The housing frenzy has driven prices so high, so fast, that a crash on the scale of the real estate collapse in Japan in the 1990s is a virtual certainty in China
The housing bubble was a global rather than US event. The bubble outlasted the US experience in several other countries such as Australia and Canada which are experiencing some weakness. However, the one I’ve worried about is in China. Keep your eye on this one.
The Chinese government’s announcement last week that growth for 2011 slowed only slightly to a still impressive 9.2% was greeted enthusiastically by the world’s stock markets. Investors also remain buoyant on China’s future. They appear to be buying the official line that the gigantic property price bubble is gradually and smoothly deflating, posing little risk to an engine that’s so crucial to the future of global trade.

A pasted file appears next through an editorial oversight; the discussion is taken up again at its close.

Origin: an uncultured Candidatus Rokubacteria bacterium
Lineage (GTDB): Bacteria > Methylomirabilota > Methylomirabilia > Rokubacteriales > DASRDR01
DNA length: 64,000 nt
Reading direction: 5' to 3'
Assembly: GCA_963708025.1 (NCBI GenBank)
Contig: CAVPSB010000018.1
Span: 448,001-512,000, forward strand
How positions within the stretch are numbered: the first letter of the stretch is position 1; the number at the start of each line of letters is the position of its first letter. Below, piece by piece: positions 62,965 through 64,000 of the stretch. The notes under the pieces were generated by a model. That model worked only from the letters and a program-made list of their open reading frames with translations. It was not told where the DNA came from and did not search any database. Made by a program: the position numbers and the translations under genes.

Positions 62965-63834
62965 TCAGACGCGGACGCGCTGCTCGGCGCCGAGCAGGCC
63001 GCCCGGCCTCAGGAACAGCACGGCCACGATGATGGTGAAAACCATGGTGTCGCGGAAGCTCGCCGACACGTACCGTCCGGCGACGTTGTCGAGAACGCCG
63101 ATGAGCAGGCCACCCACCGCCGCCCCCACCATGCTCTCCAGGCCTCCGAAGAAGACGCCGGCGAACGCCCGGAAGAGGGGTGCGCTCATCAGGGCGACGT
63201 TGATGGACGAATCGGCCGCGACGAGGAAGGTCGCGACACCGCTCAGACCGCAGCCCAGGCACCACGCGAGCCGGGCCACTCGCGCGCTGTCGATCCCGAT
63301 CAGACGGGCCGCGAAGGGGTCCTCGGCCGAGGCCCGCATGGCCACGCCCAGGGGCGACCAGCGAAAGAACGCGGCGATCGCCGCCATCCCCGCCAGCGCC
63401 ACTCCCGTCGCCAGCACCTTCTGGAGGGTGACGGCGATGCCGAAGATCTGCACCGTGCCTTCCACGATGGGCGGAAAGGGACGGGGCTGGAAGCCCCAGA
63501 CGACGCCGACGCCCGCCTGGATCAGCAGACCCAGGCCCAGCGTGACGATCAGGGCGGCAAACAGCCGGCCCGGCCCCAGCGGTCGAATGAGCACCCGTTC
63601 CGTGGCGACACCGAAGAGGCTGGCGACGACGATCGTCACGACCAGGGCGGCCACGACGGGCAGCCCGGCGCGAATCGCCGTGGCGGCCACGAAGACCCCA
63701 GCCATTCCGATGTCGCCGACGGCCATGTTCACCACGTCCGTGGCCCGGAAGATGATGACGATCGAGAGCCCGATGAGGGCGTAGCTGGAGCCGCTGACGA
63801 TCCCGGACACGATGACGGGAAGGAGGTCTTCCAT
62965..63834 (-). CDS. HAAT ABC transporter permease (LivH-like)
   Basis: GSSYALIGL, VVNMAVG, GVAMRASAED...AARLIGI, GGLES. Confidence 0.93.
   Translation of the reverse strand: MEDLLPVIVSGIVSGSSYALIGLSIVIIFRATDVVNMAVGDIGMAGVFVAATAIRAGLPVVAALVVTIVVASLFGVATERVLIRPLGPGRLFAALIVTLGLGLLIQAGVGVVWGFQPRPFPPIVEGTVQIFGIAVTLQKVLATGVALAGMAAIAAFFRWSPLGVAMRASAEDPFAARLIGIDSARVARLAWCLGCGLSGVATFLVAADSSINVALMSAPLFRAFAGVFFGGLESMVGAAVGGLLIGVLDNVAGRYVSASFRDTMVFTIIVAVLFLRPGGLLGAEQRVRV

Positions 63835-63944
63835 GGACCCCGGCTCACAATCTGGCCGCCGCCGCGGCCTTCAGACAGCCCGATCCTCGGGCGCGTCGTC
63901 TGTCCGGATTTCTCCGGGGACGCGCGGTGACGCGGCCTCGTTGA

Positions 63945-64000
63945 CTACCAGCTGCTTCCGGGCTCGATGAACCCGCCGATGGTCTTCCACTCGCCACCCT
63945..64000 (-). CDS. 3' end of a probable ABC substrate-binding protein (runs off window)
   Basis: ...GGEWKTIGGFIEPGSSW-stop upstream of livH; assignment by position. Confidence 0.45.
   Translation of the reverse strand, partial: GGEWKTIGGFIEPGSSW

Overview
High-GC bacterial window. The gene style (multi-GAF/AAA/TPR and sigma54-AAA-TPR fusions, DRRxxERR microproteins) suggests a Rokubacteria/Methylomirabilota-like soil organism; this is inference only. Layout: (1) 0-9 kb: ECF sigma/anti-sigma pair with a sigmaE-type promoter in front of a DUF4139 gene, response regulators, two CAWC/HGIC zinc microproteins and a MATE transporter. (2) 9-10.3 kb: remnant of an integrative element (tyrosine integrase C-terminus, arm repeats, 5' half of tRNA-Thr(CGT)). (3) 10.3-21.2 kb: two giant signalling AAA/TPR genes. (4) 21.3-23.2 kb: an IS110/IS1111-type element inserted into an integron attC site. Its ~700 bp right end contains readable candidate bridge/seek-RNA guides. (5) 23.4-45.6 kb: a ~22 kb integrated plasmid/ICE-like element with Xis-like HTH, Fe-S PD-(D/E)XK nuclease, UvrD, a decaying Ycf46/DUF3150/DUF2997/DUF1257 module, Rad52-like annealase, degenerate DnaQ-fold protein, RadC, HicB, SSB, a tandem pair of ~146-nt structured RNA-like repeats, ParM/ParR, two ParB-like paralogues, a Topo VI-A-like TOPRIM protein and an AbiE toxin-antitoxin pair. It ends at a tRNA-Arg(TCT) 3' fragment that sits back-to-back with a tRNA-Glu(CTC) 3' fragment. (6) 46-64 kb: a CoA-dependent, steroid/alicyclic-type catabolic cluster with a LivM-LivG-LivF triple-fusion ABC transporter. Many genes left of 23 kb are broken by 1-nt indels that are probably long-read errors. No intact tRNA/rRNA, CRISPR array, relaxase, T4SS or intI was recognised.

But the math tells a different story. The housing frenzy has driven prices so high, so fast, that a crash on the scale of the real estate collapse in Japan in the 1990s is a virtual certainty. And China’s already exaggerated official growth rate could take a pounding, all the way to the zone of the unthinkable, into the low single-digits.